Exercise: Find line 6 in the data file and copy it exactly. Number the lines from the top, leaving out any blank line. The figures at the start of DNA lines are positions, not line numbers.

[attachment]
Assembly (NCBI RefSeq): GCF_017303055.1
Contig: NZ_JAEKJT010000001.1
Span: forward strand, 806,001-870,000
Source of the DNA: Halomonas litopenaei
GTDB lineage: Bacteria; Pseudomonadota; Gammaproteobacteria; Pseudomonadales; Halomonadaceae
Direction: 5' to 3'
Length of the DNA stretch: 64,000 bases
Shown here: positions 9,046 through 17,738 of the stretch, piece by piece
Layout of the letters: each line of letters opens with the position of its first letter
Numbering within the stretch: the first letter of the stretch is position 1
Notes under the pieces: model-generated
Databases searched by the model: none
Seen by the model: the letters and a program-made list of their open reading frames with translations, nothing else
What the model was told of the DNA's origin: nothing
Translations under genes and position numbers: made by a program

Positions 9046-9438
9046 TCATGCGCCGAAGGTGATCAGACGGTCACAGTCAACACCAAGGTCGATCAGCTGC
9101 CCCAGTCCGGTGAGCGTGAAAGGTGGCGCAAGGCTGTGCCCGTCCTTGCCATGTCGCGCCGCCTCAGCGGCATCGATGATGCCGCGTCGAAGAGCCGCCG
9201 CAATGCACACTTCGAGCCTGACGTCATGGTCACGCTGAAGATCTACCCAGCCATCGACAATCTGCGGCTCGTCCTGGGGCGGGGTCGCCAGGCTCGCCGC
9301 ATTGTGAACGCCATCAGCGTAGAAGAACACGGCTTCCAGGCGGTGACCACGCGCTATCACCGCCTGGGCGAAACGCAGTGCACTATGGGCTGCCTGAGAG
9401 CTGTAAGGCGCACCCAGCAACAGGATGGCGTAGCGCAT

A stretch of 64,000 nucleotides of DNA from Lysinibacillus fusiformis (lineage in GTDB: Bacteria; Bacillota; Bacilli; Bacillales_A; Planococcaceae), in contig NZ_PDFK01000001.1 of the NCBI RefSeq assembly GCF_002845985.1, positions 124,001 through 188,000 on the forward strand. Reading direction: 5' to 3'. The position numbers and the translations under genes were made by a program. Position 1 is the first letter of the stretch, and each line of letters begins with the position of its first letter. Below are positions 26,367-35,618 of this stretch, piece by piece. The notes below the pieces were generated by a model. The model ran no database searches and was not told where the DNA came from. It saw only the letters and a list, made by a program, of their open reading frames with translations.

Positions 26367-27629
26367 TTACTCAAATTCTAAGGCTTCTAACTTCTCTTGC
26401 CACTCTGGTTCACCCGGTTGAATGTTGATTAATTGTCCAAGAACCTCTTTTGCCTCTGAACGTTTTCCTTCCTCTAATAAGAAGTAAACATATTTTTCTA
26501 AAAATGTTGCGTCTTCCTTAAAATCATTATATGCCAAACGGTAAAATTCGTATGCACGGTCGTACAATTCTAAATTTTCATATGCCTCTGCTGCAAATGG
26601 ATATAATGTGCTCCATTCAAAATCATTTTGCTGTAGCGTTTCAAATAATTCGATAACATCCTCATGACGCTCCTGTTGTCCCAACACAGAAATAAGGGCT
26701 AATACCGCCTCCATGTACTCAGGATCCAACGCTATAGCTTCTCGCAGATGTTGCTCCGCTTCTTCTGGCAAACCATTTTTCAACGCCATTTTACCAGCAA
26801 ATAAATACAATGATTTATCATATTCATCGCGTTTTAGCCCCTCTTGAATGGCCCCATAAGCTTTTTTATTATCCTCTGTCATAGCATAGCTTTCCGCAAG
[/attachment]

Direction: 5' to 3'